Part 1: Extra-terrestrial and indigenous peoples
All languages that are not natural languages – in other words, they have not developed historically and are spoken (or expressed in gestures) by people – are known in linguistics as artificial languages or constructed languages. This includes planned languages such as Esperanto, fictional languages such as Klingon from Star Trek or Quenya from The Lord of the Rings, and formal languages such as SQL, HTML or LaTeX. Even slang or pretend languages created by children, for example, French Verlan, belong in a very general sense to constructed languages, and so do special languages and secret languages. The English word ConLanguages (which comes from “constructed languages”; for linguists, this is a typical example of a portmanteau word) is also used internationally to refer to all constructed languages.
I would like to introduce you to the various types of artificial languages in a short series of articles. Today we will start with fictional languages: These form an important part of fictional worlds and we come across them in fantasy and science fiction books and films. The most well-known examples come from Star Trek, Star Wars and of course The Lord of the Rings. In a remarkable number of cases, we also see elements coming from the indigenous languages of America.
The author of The Lord of the Rings J.R.R. Tolkien was a philologist and even as a child he was trying to invent his own languages. For the people of Middle Earth, he created a multitude of languages for the dwarves, Orcs, humans, and Elves. The Elven languages make up a whole family of languages in which Tolkien applied the scientific rules of historical sound changes. The High-Elven language Quenya is based on Latin grammar and Finnish and Greek phonetics. Sindarin, on the other hand, combines elements from the phonetics and grammar of both Welsh and old-German. In the meantime, fans of these languages have devised extensive language descriptions that are partly based on Tolkien’s own records and partly on texts coming from the Lord of the Rings.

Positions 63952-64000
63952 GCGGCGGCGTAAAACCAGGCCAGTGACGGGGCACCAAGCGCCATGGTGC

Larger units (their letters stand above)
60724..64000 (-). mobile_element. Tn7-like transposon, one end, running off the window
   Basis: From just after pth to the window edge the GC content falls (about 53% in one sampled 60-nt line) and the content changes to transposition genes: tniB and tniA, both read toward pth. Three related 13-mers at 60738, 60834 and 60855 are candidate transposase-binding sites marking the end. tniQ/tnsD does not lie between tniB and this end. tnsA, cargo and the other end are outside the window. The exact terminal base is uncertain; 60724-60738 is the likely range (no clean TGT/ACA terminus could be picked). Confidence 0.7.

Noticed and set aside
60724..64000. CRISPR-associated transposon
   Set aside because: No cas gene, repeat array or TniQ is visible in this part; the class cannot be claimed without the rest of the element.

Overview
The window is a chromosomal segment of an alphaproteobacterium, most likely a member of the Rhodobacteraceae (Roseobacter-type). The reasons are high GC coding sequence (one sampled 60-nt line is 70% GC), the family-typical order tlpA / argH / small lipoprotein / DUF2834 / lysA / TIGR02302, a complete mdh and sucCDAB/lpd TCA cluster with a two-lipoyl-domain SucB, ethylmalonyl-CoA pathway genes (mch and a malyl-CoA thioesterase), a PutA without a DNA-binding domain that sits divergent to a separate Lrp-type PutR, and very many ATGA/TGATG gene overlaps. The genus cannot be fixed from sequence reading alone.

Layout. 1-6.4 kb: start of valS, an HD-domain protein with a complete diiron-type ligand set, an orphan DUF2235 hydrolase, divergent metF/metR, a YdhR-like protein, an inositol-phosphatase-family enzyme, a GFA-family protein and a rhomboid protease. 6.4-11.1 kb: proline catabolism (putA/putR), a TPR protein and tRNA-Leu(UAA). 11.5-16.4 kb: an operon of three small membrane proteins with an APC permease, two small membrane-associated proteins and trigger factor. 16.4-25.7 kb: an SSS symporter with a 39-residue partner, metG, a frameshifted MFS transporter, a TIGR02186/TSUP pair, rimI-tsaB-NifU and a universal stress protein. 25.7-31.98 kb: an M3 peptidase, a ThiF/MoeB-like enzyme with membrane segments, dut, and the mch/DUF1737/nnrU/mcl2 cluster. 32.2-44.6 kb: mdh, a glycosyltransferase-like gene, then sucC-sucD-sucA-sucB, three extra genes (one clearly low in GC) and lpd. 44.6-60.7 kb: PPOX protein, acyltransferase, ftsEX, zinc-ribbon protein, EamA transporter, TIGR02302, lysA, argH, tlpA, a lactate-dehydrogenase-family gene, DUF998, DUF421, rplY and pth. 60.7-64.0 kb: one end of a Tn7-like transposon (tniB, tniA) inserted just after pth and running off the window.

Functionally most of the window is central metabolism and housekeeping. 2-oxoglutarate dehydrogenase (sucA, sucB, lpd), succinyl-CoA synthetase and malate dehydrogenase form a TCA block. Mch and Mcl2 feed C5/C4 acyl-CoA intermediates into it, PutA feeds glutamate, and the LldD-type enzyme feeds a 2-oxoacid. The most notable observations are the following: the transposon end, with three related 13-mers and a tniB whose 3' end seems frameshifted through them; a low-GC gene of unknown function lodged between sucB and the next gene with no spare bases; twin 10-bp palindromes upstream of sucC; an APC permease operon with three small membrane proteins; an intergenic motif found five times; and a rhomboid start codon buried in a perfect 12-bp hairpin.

Klingon was the first language to be developed specifically for an extra-terrestrial life form in science fiction films. Up to that point, such languages had been mainly depicted with pointless gibberish or using sounds such as beeping or twittering. However, in 1984 the linguist Marc Okrand from Paramount films was tasked with developing an entire language for the Klingons in Star Trek. Okrand was an expert in the indigenous languages of America and, for this reason, key elements of the phonetics originate from Tlingit, which is spoke in South East Alaska and on the Pacific Coast of Canada. Okrand took the characteristic sound –thl- [tɬ] from the Mexican language Nahuatl.
In addition, linguists discovered phonetic elements of Hindi, Arabic, and Yiddish. To emphasize the exotic nature of the language, Okrand chose the exceptionally rare sentence order Object-Predicate-Subject, which is described, for example, for Hixkaryana, a Carib language from the Amazon. The fascination shown by “trekkies” for this language has resulted not only in extensive dictionaries and grammar books about Klingon, but there is also a Hamlet translation and a Klingon Language Institute with more than 2,500 members who regularly speak this language.
The first Star Wars films used only slightly modified natural languages for the extraterrestrial species: Master Yoda speaks using the word order Object-Subject-Verb which is also very rare and occurs, for example, in the indigenous language Xavante in Brazil. Jabba the Hutt produces noises that are based on the Quechua language. Meanwhile, for larger film productions it is practically taken for granted that linguists will develop the artificial languages. Examples include Na’vi from Avatar, which was devised by Paul Frommer, or Dothraki and Valyrian from Game of Thrones, created by David J. Peterson. These languages boast an extensive vocabulary and clearly defined grammar. Fans create dictionaries, wikis, and blogs; they write literary texts and arrange meet-ups where the language is taught and spoken. Yet they also transfer their own separate culture, even if it is fictional. The linguist Arika Okrent actually criticized the translation of the Vulcan greeting “Live long and prosper” into the Klingon yIn nI’ je chep when she said, “This is something that a Klingon would never say”.
Adiaŭ kaj vidi vin baldaŭ: In the second part of this series, we will take a look at planned languages.